Giemsa staining: An overview, principle, and applications

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Malaria was rampant worldwide even towards the mid of the 20th century. Even though it was established that malaria was caused by a parasite and can be diagnosed by observing blood smears, a validated technique for staining and observing the blood smears on a large scale was unavailable. In 1902, Gustav Giemsa formulated the Giemsa stain to observe blood smears more reliably. Other researchers further modified it, which led to many variations.

Giemsa staining was so efficient that it is used for blood smears and acts as a gold standard in malarial testing. Though the technique was devised for malaria, it is now widely used in other fields such as hematology, cytology, histology, bacteriology, and off-late in cytogenetics.


Gustav Giemsa formulated the stain to be a mix of a cationic dye Azure II (the major component is Azure B), and an anionic dye – eosin Y. Azure B is a variant of methylene blue after its oxidation. Since these dyes have different charges, they have an affinity toward different molecules/cellular compartments based on their charge. For example, Azure B being basic, react with acidic components like nucleic acid, specifically to the phosphate groups and in AT-rich regions of DNA, producing a deep purple color (stains the whole of the nucleus purple). While Eosin is acidic in nature and reacts with the cytoplasm and cytoplasm components to give a pink color.



Blood smears (both thin and thick) are observed to diagnose malaria, or Trypanosoma (Fig 1) can be observed to conclude the presence of infection. Parasites are stained purple because of nucleic acids, while the RBC are either colorless or stained a faint pink. The staining technique is also used for Histoplasma, Leishmania, Toxoplasma, and Pneumocystis.

Figure 1. Trypanosoma stained with Giemsa

Figure 1. Trypanosoma stained with Giemsa.


One of the well-known applications of Giemsa in cytogenetics is karyotyping of the chromosomes. The stian is used for the G banding (Giemsa banding) and R banding (Reverse Giemsa banding). In G staining, chromosomes show purple bands at the AT-rich sequence of DNA. This coloration is due to the fast migration of Azure B (positive charge) into the minor grooves of DNA, which gives a blue color to the DNA. The binding of Azure B also changes the confirmation of DNA such that it accommodates large, negatively charged, slow diffusing eosin Y (red/pink). In DNA, Azure B and eosin Y form a thiazine-eosin precipitate in a 2:1 ratio, respectively. A hydrophobic environment favors precipitation.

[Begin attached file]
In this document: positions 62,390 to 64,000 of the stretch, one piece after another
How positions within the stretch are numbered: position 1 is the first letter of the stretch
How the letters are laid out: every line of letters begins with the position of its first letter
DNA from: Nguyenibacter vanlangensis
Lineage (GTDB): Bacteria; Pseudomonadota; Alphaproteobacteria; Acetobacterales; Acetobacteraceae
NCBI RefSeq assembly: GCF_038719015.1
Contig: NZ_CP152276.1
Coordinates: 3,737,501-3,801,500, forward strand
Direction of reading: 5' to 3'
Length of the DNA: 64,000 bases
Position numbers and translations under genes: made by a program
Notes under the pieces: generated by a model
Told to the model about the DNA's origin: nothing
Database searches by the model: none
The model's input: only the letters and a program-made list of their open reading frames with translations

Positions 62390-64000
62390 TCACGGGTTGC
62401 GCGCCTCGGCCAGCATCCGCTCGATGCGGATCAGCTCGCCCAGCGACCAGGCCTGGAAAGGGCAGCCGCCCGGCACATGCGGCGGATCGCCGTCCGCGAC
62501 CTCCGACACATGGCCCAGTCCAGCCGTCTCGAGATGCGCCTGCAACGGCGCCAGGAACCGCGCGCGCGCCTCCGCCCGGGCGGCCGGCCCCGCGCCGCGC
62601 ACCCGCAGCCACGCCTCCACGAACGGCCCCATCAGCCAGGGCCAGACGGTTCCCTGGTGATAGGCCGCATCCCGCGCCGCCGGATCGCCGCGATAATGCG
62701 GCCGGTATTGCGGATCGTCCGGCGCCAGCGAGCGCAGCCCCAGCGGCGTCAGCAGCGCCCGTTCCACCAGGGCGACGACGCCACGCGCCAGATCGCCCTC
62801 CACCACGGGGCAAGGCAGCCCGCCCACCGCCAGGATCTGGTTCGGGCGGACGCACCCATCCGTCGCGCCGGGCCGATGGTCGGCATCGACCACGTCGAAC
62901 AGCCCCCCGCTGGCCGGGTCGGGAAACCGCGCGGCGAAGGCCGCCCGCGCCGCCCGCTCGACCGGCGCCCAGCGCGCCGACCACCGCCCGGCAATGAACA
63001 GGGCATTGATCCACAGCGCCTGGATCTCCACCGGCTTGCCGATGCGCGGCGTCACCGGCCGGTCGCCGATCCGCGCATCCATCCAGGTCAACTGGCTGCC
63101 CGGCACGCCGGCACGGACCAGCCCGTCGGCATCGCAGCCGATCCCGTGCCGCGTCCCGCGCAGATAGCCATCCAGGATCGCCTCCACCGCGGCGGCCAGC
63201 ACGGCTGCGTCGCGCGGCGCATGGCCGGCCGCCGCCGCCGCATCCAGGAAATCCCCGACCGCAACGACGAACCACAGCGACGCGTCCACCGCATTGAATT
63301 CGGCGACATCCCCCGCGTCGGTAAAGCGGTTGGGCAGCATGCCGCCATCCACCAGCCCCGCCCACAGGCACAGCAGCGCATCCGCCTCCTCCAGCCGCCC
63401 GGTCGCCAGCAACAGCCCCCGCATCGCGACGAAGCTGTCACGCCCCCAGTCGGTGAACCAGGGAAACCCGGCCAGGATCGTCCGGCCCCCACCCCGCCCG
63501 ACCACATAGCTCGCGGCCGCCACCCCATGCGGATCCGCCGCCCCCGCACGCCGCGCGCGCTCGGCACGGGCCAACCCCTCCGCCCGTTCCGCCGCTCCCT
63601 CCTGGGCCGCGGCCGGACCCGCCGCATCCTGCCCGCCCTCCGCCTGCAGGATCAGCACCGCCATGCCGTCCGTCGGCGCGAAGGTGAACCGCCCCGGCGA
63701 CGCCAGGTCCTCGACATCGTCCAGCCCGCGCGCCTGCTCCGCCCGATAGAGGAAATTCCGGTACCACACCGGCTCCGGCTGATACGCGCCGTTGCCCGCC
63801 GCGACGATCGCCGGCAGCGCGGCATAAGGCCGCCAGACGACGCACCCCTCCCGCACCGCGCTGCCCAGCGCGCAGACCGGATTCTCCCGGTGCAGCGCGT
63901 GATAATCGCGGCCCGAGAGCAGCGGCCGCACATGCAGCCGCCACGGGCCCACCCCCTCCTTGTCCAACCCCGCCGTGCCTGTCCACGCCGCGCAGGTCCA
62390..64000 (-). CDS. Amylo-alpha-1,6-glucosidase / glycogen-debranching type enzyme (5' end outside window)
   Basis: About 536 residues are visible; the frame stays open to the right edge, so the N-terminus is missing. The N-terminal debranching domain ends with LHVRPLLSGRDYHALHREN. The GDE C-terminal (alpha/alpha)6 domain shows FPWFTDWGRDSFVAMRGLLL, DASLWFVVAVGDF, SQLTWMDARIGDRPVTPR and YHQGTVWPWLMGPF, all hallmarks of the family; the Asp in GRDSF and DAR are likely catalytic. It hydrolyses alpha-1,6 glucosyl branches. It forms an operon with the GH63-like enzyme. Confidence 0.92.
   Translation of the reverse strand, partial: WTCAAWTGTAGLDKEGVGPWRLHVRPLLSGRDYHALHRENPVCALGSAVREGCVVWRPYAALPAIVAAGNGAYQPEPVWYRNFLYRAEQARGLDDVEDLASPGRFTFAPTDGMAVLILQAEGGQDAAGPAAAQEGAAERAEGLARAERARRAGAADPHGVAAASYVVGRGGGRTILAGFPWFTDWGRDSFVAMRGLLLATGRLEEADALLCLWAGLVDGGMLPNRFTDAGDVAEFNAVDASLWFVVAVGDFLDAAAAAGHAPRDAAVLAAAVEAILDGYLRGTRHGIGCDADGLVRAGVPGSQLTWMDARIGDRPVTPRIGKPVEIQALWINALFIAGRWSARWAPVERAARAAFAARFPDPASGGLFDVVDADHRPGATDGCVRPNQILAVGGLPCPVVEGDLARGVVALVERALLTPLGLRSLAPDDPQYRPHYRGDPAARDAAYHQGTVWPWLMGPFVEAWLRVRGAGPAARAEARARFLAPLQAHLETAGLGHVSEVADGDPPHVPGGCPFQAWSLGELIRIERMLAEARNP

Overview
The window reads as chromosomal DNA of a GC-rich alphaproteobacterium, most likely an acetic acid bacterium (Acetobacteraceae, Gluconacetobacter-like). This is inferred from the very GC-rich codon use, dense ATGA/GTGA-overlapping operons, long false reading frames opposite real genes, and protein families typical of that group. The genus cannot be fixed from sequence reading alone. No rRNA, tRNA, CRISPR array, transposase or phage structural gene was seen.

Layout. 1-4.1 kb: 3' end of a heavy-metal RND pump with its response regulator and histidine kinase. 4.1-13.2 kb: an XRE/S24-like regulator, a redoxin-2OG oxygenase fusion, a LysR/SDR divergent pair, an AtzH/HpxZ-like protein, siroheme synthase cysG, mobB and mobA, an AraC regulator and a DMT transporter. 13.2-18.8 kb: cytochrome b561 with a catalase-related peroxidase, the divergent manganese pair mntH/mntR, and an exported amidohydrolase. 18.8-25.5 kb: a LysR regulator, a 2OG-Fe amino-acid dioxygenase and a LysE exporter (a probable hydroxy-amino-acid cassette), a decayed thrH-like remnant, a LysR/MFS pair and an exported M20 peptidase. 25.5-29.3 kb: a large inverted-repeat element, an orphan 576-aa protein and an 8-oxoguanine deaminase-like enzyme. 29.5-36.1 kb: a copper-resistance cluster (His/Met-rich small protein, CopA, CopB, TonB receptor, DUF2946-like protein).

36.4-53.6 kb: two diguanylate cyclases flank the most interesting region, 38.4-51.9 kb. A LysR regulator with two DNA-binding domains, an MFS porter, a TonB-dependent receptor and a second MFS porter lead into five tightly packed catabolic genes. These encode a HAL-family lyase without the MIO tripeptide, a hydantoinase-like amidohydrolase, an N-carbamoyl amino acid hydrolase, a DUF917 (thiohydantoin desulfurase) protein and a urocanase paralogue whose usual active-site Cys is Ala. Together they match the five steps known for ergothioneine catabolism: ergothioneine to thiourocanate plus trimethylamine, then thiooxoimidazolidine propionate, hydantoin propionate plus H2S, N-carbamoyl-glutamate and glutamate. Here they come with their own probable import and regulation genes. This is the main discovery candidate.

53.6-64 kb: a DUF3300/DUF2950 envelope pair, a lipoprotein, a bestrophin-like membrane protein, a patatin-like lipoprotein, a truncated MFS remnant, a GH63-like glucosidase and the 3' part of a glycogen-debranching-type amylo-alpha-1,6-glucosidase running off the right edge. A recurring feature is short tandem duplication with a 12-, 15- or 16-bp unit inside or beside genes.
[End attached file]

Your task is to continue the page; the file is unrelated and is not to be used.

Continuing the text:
Since AT-rich sequences are usually transcriptionally inactive and harbours hydrophobic proteins, the complex formation is favored over here compared to other regions of chromosomes. The applications include but are not limited to diagnosing chromosomal abnormalities (trisomy, transversions, and translocations).

Figure 2. G-banding of human male using Giemsa staining.

Figure 2. G-banding of human male using Giemsa staining.


Thin blood smears can also be obtained for hematological purposes. Each type of WBCs stains differently and can be distinguished morphologically. The characteristics of each cell type after staining would be :

  • Eosinophils – purple-blue nucleus, pale pink cytoplasm with red cytoplasmic granules.
  • Basophils – purple nucleus and bluish granules.
  • Neutrophils – purple-red nucleus and pale pink cytoplasm.
  • Lymphocytes – navy blue nucleus and faintly stained blue cytoplasm.
  • Monocytes – purple.
  • Platelets – small, dark blue without much evident cytoplasm.

Giemsa can also be used to stain bone marrow biopsies to ascertain any pathologies or disease conditions.


Giemsa stain can act as an alternative to Hematoxylin-Eosin staining in most histological examinations and carries almost a similar protocol. An underlying pathological condition can be diagnosed by comparing a healthy tissue with a diseased one. For example, in some tumors and cancers, diseased tissues show a higher number of immune cells or WBCs. This can be clearly observed and ascertained. The staining method is known to give sharp details of the endocrine pancreas, the male gonads and bulbourethral glands (staining the cytoplasmic inclusions), and the fibrils of eccrine and sebaceous glands.


A number of bacteria can be detected by Giemsa staining the tissue they have infected. Examples include staining for stomach biopsies to find Helicobacter pylori infection ( Helicobacter cells appear dark purple compared to pink tissue). Another example would be Yersinia pestis, which can be seen in liver, lung, and kidney biopsies as tiny dark structures against cells that are mostly stained pink or pale blue.

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